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An Information Guide to Duck Key in the Florida Keys


 

 

 

 

 

 

 

 

 

 

 

 

  

 

 

 

 

 

 

 

 

 

 

Has Duck Key been disenfranchised?

Commissioners Spehar, Nelson, and McCoy have been severely criticized in several editorials and articles published in the KeyNoter and Key West Citizen. The Commissioners are referred as the "Gang of Three", "amateur tyrants" and the " three-commissioner junta". The Citizen suggests, "It's time to explore the procedure for recalling these bullies."

A February news article in the Key West Citizen was especially critical of Commissioner McCoy

In a January 7, 2006 Key West Citizen newspaper the editorial commented,

"The political landscape of Monroe County increasingly resembles a battleground. . . .

The junta of Spehar, Murray Nelson and Mayor Sonny McCoy has become a closed committee that is operating punitive politics."

As with some circles of national politics, there is no room for compromise. Spehar, Nelson and McCoy vote in tandem on all issues, usually resulting in a 3-2 vote with George Neugent and David Rice providing the loyal opposition.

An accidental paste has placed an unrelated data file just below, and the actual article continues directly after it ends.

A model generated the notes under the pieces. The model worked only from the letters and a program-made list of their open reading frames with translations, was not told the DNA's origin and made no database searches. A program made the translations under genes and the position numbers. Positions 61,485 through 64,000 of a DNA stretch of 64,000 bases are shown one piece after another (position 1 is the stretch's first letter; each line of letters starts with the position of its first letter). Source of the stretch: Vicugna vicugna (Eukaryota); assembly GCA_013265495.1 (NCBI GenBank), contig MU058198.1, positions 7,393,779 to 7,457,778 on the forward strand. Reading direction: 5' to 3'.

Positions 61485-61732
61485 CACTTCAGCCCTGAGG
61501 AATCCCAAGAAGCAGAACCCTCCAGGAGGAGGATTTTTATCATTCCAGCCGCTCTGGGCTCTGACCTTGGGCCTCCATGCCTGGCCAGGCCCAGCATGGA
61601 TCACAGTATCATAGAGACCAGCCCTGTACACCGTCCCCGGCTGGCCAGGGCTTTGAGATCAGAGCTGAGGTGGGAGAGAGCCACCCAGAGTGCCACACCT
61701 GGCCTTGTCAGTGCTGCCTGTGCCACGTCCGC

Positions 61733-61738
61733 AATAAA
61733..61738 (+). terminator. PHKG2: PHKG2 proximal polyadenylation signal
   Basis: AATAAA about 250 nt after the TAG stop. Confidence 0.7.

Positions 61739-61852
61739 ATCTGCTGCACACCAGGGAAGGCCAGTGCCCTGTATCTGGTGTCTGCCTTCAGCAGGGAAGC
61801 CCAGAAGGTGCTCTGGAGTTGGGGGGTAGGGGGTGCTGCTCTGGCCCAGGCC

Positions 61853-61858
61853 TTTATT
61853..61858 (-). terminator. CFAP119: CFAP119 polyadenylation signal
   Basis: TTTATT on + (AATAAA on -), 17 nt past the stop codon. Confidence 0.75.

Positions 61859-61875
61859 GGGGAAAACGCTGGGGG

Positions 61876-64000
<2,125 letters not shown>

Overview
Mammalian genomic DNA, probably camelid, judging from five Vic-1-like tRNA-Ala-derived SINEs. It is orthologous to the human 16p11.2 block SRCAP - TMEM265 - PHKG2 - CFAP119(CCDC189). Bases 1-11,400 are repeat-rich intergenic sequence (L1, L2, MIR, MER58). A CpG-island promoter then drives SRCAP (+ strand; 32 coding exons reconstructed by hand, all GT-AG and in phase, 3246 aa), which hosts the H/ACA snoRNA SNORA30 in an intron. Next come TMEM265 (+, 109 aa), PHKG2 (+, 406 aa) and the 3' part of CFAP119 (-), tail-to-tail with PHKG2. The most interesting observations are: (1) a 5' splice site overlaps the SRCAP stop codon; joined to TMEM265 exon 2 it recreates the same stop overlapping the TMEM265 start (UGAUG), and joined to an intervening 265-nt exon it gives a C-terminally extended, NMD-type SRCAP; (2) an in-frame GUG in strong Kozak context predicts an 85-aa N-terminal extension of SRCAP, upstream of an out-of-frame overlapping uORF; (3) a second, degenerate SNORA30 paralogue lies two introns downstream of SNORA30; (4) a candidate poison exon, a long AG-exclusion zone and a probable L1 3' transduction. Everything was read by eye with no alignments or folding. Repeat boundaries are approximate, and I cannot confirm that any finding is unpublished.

What has happened is that a significant percentage of the county populace is disenfranchised — including all those who look to Neugent and Rice to provide input into decisions that should come after perhaps spirited discussions among all five commissioners.
It may come as a surprise to Spehar, Nelson and McCoy, but their decisions are not always the best decisions. They could stand to listen, not just to their fellow county citizens, but to their fellow county commissioners as well.
We do not live in a closed society any more than we should be governed by a closed County Commission."

Duck Key is represented on the Board of Commissioners by David Rice. Both Rice and Neugent represent the Middle Keys.